BEGINNER’S GUIDE TO DATA SCIENCE: 10 BASIC CONCEPTS TO LEARN

7Jul - by aiuniverse - 0 - In Data Science

Source – https://www.analyticsinsight.net/

10 basic concepts of data science a beginner should know about.

Data Science is a blend of various tools, algorithms, and machine learning principles to discover hidden patterns from the raw data. What makes it different from statistics is that data scientists use various advanced machine learning algorithms to identify the occurrence of a particular event in the future. A Data Scientist will look at the data from many angles, sometimes angles not known earlier.

Data Visualization

Data Visualization is one of the most important branches of data science. It is one of the main tools used to analyze and study relationships between different variables. Data visualization tools like scatter plots, line graphs, bar plots, histograms, qq plots, smooth densities, box plots, pair plots, heat maps, etc. can be used for descriptive analytics. Data visualization is also used in machine learning for data preprocessing and analysis, feature selection, model building, model testing, and model evaluation.

Outliers

An outlier is a data point, that is very different from the rest of the dataset. Outliers are often just bad data, created due to a malfunctioned sensor, contaminated experiments, or human error in recording data. Sometimes, outliers could indicate something real such as a malfunction in a system. Outliers are very common and are expected in large datasets. One common way to detect outliers in a dataset is by using a box plot.

Data Imputation

Most datasets contain missing values. The easiest way to deal with missing data is simply to throw away the data point. Different interpolation techniques can be used for this purpose to estimate the missing values from the other training samples in the dataset. One of the most common interpolation techniques is mean imputation where the missing value is replaced with the mean value of the entire feature column.

Data Scaling

Data scaling helps improve the quality and predictive power of the data model. Data scaling can be achieved by normalizing or standardizing real-valued input and output variables. There are two types of data scaling available such as normalization and standardization.

Principal Component Analysis

Large datasets with hundreds or thousands of features often lead to redundancy especially when features are correlated with each other. Training a model on a high-dimensional dataset having too many features can sometimes lead to overfitting. Principal Component Analysis (PCA) is a statistical method that is used for feature extraction. PCA is used for high-dimensional and correlated data. The basic idea of PCA is to transform the original space of features into the space of the principal component.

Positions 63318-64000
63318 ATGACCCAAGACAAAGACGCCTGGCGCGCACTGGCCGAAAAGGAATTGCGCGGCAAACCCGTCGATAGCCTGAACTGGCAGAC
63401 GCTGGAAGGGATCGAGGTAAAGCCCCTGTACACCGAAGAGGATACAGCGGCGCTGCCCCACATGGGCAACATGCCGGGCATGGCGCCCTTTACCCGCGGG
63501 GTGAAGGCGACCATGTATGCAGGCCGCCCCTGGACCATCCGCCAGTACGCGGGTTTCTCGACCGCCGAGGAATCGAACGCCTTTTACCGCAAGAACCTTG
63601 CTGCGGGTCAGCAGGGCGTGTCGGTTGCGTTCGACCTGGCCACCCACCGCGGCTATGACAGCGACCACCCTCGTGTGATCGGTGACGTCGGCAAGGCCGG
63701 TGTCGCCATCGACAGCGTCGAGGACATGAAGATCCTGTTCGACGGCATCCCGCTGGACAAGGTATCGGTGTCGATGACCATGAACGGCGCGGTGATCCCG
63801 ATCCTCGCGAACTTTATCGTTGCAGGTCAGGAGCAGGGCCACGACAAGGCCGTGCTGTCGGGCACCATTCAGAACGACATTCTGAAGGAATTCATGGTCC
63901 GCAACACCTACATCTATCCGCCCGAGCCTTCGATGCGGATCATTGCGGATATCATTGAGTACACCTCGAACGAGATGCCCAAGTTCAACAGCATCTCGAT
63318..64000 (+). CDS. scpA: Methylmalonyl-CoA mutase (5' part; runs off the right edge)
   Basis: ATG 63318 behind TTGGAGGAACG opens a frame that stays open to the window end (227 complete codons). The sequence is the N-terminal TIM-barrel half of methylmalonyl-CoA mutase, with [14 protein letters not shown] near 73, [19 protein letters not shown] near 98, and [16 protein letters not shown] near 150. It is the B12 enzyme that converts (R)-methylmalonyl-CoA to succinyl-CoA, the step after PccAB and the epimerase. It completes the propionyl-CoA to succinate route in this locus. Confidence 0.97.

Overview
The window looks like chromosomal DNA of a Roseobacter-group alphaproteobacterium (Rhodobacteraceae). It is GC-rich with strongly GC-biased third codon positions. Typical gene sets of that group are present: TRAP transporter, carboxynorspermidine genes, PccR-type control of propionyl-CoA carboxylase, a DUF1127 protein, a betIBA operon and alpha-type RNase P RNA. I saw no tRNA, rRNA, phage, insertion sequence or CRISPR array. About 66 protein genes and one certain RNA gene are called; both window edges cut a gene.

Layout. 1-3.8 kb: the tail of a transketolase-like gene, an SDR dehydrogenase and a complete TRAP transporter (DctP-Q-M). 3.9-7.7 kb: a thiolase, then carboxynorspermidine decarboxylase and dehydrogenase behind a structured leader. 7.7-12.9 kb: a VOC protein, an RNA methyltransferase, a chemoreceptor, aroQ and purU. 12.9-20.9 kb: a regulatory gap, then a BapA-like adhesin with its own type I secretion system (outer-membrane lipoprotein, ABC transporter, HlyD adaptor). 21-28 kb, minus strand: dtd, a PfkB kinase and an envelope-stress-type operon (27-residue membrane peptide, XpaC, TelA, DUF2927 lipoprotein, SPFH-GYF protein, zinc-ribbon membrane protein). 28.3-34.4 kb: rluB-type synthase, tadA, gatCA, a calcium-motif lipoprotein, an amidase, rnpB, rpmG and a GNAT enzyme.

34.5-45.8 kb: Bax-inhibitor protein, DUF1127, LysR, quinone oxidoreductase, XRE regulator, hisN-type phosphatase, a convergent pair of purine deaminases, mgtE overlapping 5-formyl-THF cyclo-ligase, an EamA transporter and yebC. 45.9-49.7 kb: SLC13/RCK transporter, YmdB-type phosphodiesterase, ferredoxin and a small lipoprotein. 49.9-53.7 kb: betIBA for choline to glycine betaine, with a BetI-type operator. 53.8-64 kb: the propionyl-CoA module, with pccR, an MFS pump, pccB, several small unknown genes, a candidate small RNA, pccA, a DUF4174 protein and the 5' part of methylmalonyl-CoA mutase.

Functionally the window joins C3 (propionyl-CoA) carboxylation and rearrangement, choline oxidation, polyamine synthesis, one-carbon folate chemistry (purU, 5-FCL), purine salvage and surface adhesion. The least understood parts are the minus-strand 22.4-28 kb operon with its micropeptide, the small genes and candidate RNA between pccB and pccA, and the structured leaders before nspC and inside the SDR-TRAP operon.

Linear Discriminant Analysis

The goal of linear discriminant analysis is to find the feature subspace that optimizes class separability and reduces dimensionality. Hence, LDA is a supervised algorithm.

Data Partitioning

In machine learning, the dataset is often partitioned into training and testing sets. The model is trained on the training dataset and then tested on the testing dataset. The testing dataset thus acts as the unseen dataset, which can be used to estimate a generalization error (the error expected when the model is applied to a real-world dataset after the model has been deployed).

Supervised Learning

These are machine learning algorithms that perform learning by studying the relationship between the feature variables and the known target variable. Supervised learning has two subcategories such as continuous target variables and discrete target variables.

Unsupervised Learning

In unsupervised learning, unlabeled data or data of unknown structure are dealt with. Using unsupervised learning techniques, one can explore the structure of the data to extract meaningful information without the guidance of a known outcome variable or reward function. K-means clustering is an example of an unsupervised learning algorithm.

Reinforcement Learning

In reinforcement learning, the goal is to develop a system (agent) that improves its performance based on interactions with the environment. Since the information about the current state of the environment typically also includes a so-called reward signal, reinforcement learning can be defined as a field related to supervised learning.

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